I find these metrics interesting. Phil’s overall driving has improved, but while he hits a ball that curves from right-to-left his performance on the DogLeg left Par-4’s is much worse.

While I am in the initial stages of studying the doglegs versus the straight-away par-4’s, the initial analysis shows that more of the very long Par-4’s (460+ yards) tend to be DogLeg left holes. With Phil’s performance from 150-225 yards regressing, that may explain why he has struggled on the dogleg left par-4’s this past season. And that regression on longer approach shots would help explain his struggles on the par-3’s, as par-3 play is one part iron play, one part short game and one part putting outside 20-feet.

SHORT GAME DATA

Mickelson_instructor_switch_6

Phil’s Total Short Game performance has regressed mainly because he has regressed most from the most important distance, 10-20 yards. This would play a bigger factor in his struggles on the Par-3’s and his ability to avoid bogeys on the Par-4’s. Essentially, he is not hitting as many GIR because of his iron play, and cannot hit his short game shots close enough to put himself in good position to save par.

PUTTING DATA

Mickelson_Instructor_Switch_7

Phil still putted well in 2015, so I don’t think that is a big issue. In fact, the history on Tour shows he was not likely to sustain his putting from outside 15-feet regardless of what he did after the 2013 season.

I expect Phil to continue to work on his driving, which is not necessarily a bad idea. However, he made nearly $5.5 million and won a major while driving the ball poorly in 2013. I think the better move is to focus on getting his iron play back, particularly from 150-225 yards, and see if they can regain his old short game form.

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Richie Hunt is a statistician whose clients include PGA Tour players, their caddies and instructors in order to more accurately assess their games. He is also the author of the recently published e-book, 2015 Pro Golf Synopsis; the Moneyball Approach to the Game of Golf. He can be reached at ProGolfSynopsis@yahoo.com or on Twitter @Richie3Jack. GolfWRX Writer of the Month: March 2014 Purchase 2015 Pro Golf Synopsis E-book for $10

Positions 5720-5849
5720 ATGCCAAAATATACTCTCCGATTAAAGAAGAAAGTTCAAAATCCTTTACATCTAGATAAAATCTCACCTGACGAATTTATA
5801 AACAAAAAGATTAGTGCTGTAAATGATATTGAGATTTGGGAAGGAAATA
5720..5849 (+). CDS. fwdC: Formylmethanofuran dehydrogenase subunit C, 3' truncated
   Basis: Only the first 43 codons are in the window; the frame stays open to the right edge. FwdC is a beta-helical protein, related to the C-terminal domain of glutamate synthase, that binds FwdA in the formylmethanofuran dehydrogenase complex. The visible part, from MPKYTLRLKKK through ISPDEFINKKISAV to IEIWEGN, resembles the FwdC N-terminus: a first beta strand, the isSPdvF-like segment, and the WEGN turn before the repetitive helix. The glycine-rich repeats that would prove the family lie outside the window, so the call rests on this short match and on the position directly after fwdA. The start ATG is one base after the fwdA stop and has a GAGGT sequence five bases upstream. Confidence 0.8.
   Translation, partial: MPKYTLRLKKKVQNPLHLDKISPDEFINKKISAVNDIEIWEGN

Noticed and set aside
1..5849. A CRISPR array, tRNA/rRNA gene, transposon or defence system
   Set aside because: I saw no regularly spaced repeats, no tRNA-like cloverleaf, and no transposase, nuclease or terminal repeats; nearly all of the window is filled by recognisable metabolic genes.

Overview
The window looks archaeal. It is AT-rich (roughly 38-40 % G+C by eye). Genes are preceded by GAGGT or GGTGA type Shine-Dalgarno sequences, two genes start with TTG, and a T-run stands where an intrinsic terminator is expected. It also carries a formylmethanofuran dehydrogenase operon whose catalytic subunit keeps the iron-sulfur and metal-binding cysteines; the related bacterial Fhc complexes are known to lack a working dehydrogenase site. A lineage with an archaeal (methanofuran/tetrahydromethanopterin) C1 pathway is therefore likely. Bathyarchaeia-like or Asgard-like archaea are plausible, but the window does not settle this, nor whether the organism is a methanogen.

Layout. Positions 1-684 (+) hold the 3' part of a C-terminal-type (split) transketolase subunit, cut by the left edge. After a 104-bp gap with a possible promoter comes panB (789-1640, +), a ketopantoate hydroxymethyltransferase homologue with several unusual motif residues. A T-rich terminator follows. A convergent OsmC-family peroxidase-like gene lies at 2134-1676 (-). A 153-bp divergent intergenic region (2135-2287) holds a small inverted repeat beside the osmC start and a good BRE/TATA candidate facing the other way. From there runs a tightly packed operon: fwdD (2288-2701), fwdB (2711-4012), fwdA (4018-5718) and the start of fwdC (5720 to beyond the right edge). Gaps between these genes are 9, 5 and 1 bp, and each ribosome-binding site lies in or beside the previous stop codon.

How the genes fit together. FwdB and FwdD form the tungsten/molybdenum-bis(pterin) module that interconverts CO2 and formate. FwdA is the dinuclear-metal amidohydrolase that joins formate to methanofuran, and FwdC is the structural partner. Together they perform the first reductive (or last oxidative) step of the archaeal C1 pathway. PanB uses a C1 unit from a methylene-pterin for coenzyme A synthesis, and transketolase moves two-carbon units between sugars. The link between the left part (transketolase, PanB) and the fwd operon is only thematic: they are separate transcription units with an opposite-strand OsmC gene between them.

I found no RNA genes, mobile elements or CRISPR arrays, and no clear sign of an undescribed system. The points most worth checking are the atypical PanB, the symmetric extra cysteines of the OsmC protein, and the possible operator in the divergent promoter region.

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15 Comments

15 Comments

  1. Steve Allison

    Dec 4, 2015 at 10:45 am

    Phil needs to get shed of that old timey putter, Please Phil go to Scotty!!

  2. Steve Allison

    Dec 4, 2015 at 10:40 am

    The best thing Phil needs to do is to get rid of the old timey putter and go to Scotty Cameron and let Scotty make a putter that is right for him.

  3. Jack

    Dec 3, 2015 at 9:23 am

    Great article. Another good read from Rich! Really interested to see the findings on dog legs. I’m thinking that you may see better scoring with players that shape the ball against the shape of the hole. Ie misses will more likely be on the ‘far side’ of the dog leg!

  4. Pingback: Back Nine News – The Best Golf Stories & Videos of the Week | Golf Science

  5. I'm Ron Burgundy??

    Dec 2, 2015 at 2:18 pm

    I enjoyed the analysis! It is very interesting to see stuff like this and number do not lie. I wonder how much is rheumatoid arthritis has played into his ability to be able to practice and play as often as he would like? I would assume that someone with his condition has good and bad days.

  6. Richard

    Dec 2, 2015 at 5:52 am

    Very interesting but with one error which I wish all columnists at Golfwrx would get right. It is The Open NOT The British Open.

    • Richard

      Dec 3, 2015 at 4:06 am